• PD – This indicates the distances between the centers of your pupils (pupil distance).
  • Axis – This indicates the orientation for those with astigmatism.

In your eyeglass prescription, you’ll also notice a plus and minus sign. A plus means you’re farsighted while a minus means you’re nearsighted. And to know how strong your prescription is, just look how the further away from zero the number is on your prescription.

You can expect your eyeglasses to be about 12 millimeters from the eye, so the prescriptive power of a contact lens will be a bit less nearsighted. This is because the contact lenses are positioned directly on the tear film of the eye, with the difference becoming more significant with prescriptions of 4D or greater. To put it simply, the power of a contact lens prescription will be less than that of an eyeglass prescription.

Common Questions About Prescription Contact Lenses and Eyeglasses

  • “Why Can’t My Eyeglasses Prescription Be Used For Contact Lenses?” – This is because not everyone who needs eyeglasses can wear contact lenses successfully. Professionals recommend getting separate eye health exams at a trusted eye center for contact lenses. You may even have sensitive corneas or other pre-existing eye complications that may prevent you from wearing lenses, so make sure to have your eyes checked by a professional.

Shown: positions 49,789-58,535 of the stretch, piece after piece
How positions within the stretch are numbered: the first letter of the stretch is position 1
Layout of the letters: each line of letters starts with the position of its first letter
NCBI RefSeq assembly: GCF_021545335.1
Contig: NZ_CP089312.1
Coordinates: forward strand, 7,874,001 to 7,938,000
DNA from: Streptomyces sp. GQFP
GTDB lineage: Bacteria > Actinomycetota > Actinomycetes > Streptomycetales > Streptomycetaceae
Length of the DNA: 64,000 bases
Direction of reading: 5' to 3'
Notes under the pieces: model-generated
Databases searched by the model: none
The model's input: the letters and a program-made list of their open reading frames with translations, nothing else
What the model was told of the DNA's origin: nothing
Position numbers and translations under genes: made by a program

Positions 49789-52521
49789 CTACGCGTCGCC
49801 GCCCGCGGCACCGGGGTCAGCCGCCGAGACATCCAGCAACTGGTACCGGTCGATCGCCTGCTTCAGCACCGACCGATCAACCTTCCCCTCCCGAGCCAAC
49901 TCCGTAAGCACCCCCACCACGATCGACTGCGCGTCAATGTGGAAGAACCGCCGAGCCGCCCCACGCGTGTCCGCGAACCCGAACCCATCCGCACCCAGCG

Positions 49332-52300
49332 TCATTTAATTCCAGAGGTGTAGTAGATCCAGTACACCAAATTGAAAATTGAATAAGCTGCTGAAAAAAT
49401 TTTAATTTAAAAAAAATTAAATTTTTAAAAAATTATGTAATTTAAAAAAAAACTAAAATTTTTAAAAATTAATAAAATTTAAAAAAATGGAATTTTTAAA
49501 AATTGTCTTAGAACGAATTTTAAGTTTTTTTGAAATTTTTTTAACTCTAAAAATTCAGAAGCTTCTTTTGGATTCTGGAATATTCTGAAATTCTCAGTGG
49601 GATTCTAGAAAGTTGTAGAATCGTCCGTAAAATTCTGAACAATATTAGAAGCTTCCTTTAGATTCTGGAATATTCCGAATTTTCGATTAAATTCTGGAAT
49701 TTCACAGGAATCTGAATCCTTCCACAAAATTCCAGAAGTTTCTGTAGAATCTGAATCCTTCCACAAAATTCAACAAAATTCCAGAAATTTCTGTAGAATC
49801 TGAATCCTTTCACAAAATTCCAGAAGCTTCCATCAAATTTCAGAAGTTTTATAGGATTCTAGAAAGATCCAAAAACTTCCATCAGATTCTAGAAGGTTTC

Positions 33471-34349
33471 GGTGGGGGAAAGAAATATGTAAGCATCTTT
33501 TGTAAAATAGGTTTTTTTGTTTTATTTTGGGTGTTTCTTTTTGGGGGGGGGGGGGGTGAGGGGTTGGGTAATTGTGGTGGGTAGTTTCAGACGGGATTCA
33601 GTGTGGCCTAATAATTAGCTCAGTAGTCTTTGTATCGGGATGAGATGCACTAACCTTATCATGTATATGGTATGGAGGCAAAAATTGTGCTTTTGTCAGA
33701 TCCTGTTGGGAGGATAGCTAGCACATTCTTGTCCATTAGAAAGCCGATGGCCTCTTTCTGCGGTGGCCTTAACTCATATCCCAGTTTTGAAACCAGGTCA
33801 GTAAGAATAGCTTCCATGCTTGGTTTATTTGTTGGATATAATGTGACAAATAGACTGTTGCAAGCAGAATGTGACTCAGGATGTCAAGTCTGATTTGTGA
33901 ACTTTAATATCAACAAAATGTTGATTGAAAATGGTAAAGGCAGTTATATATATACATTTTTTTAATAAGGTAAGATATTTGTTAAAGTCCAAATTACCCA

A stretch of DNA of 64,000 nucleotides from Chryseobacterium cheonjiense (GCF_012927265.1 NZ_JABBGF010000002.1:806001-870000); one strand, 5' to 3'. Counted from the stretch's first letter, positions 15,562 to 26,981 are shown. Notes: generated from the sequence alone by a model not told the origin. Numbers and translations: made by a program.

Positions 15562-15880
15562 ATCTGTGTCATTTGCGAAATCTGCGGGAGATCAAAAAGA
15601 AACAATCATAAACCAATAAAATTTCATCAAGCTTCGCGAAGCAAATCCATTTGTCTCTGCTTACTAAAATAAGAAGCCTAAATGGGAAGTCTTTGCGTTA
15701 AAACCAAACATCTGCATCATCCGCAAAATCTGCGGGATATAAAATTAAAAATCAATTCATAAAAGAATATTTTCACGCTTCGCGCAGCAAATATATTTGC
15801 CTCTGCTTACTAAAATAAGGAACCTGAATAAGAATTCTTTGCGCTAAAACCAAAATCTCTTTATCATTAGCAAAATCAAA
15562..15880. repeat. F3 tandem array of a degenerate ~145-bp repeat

• “Is It Better to Use Eyeglasses or Contact Lenses?” – Contact lenses and eyeglasses will have their specific advantages. Contact lenses conform to the curvature of your eye and provide a wider field of view. This causes fewer vision distortions compared to eyeglasses, but having dry or sensitive eyes can make it difficult to wear contact lenses. This is where eyeglasses can be better, as there’s less need for you to touch your eyes.

As a trusted center offering excellent Lipiflow services, you can count on Excel Eyecare OD PA for professional eye care! To schedule an appointment, call us today at (980) 399-6071 or fill out our online contact form